Eye on the ball

Chuck Smith of Hernando sinks a putt on the practice green at the Club at North Creek shortly before the start of the 18th Annual Autism Early Intervention Program Golf Tournament in Southaven.

Eighteen years ago, Wayne Bartley of Olive Branch was just a concerned dad who wanted the best education possible for his autistic Justin, then age five.

At that time, children who had been diagnosed within the autism spectrum disorder went shuttled from schools across DeSoto County to a small classroom at Southaven Elementary School.

At one time, students were housed in a cramped trailer on the campus.

Today, largely thanks to Bartley's pioneering efforts to attract some of the Mid-South's best behavioral therapists and special education teachers to Mississippi's fastest-growing county, autistic children are now able to stay at schools in their attendance zone and receive the best quality education possible.

"Back 18 years ago, they all were sent to one classroom and now we have self-contained classrooms in schools across the county," said Bartley. His son Justin is now 22 and attends an adult day program in Olive Branch.

Over the course of the past 18 years, Bartley's Autism Early Intervention Golf Tournament, also dubbed the "Let a Kid Be a Kid Golf Tourney," has raised a total of $350,000.

Funds from the tournament have been reinvested in the community in a variety of ways, such as purchasing iPads for autistic students and implementing programs aimed at more fully integrating autistic students into society.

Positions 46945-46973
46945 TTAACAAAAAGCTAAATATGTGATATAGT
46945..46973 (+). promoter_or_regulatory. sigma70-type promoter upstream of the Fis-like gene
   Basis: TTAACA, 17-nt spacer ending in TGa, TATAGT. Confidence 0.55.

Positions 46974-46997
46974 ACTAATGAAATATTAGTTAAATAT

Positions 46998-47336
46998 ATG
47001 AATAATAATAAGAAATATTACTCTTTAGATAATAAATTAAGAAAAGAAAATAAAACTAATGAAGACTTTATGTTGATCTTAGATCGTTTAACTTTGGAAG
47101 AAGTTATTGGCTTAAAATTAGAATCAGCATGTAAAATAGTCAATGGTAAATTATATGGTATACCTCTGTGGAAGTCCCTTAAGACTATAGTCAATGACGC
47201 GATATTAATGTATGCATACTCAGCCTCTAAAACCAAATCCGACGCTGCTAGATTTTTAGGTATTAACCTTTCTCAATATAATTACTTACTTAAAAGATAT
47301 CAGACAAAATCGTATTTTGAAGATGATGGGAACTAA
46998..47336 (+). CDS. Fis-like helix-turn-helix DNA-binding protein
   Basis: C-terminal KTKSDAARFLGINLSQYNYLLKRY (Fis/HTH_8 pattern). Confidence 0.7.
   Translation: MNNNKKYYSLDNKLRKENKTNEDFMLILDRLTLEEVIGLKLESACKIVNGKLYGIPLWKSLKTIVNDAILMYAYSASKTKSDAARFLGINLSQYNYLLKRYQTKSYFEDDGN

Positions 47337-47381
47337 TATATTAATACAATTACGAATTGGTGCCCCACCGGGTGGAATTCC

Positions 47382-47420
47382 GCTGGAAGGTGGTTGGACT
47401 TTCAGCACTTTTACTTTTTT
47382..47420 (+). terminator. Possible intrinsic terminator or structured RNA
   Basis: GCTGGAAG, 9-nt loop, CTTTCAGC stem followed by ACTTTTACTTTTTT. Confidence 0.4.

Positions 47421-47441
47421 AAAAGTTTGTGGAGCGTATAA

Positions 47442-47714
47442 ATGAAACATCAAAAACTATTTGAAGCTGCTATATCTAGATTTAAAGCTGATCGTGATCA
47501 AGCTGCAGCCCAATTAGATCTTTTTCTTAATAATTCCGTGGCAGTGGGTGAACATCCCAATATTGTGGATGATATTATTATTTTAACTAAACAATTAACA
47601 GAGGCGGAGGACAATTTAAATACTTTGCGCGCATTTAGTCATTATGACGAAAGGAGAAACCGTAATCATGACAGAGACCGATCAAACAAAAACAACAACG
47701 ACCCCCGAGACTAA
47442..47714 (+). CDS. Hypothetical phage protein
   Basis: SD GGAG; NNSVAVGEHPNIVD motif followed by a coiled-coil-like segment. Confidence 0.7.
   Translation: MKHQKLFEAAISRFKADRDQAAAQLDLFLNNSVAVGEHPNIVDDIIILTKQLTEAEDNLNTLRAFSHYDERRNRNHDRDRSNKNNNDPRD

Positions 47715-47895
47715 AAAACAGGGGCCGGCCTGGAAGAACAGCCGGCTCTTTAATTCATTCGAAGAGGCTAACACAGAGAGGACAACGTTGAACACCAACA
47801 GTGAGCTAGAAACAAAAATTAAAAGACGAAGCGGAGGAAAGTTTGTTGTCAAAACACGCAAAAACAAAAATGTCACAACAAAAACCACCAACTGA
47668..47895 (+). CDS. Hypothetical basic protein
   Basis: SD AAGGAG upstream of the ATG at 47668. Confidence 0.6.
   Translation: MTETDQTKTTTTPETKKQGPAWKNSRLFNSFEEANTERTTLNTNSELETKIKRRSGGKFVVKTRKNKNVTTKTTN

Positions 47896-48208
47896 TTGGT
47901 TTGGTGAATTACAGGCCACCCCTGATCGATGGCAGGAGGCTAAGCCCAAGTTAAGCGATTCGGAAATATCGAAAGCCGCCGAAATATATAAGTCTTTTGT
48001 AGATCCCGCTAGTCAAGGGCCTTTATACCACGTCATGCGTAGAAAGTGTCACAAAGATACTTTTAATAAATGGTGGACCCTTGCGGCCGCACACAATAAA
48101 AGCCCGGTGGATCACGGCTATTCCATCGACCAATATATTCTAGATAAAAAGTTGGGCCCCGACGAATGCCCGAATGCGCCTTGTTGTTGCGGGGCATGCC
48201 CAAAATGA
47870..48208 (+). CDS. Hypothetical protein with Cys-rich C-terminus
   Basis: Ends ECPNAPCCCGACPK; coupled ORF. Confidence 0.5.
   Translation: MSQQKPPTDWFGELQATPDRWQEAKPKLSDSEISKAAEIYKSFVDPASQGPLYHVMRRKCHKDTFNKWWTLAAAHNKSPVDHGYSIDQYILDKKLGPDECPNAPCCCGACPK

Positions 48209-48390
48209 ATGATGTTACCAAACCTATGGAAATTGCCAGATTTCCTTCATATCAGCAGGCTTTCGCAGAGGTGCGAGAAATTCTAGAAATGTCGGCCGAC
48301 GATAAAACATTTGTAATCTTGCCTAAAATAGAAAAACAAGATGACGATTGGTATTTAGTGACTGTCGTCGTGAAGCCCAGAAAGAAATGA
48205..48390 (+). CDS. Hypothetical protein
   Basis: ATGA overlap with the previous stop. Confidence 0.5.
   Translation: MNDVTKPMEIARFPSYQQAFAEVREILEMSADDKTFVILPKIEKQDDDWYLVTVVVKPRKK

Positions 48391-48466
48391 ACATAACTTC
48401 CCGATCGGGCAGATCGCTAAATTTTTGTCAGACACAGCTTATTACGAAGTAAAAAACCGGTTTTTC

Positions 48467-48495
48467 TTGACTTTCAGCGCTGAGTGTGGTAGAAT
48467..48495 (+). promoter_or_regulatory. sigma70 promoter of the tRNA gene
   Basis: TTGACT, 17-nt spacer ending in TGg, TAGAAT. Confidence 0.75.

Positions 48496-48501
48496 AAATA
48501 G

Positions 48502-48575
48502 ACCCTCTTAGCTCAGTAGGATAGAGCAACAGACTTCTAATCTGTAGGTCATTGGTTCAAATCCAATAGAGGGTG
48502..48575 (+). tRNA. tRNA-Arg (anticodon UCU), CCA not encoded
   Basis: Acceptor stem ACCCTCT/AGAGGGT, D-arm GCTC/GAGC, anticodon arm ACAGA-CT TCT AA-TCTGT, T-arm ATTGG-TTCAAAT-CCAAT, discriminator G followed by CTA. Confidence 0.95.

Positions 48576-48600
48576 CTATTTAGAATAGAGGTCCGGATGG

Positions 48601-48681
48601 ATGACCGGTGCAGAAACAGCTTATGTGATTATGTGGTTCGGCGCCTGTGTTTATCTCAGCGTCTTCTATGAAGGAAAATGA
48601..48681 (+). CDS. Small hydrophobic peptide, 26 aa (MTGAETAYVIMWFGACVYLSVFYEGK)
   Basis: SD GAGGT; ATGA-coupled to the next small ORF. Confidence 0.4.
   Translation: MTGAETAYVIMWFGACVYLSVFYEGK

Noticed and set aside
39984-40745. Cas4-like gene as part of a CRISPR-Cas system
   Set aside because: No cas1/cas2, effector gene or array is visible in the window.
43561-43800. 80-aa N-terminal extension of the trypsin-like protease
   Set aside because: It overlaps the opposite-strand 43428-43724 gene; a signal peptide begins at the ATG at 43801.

Each year, Bartley and a team of volunteers stage the annual golf tournament at the Club at North Creek in Southaven.

"We had almost a full field," said Bartley of the flights of area golfers who turned out for the annual tournament. "This year, we raised between $14,000 and $15,000. That puts us over $350,000 that we've raised in 18 years. I don't know how many hundreds of kids are involved now. It's really blossomed."

Now that Bartley's son Justin is in his early twenties, he joins the ranks of hundreds of thousands of young adults with autism who have "aged out of school."

"Some have nowhere to go," added Bartley. "Within the next 10 years, a half a million kids with autism will age out of school."

Luckily for DeSoto County, there are now three adult day programs serving young adults with autism and other behavioral issues in DeSoto County.

The Mill Creek program is located in Nesbit, with Blossom in Southaven and The Hub in Olive Branch.

"Three or four years ago we had none," Bartley said.

Bartley, who has a giving fund established with the Community Foundation of Northwest Mississippi, the "Autism Assistance Fund," has, along with others, helped to "plant" three straw bale gardens at day program facilities which involve autistic young adults.

"Part of the proceeds from the golf tournament are going to that," added Bartley. "It also involves the community at large. Our master gardeners are also involved. It involves everyone."

Robert Lee Long is Community Editor of the DeSoto Times-Tribune. He may be contacted at rlong@desototimestribune.com or at 662-429-6397, Ext. 252.

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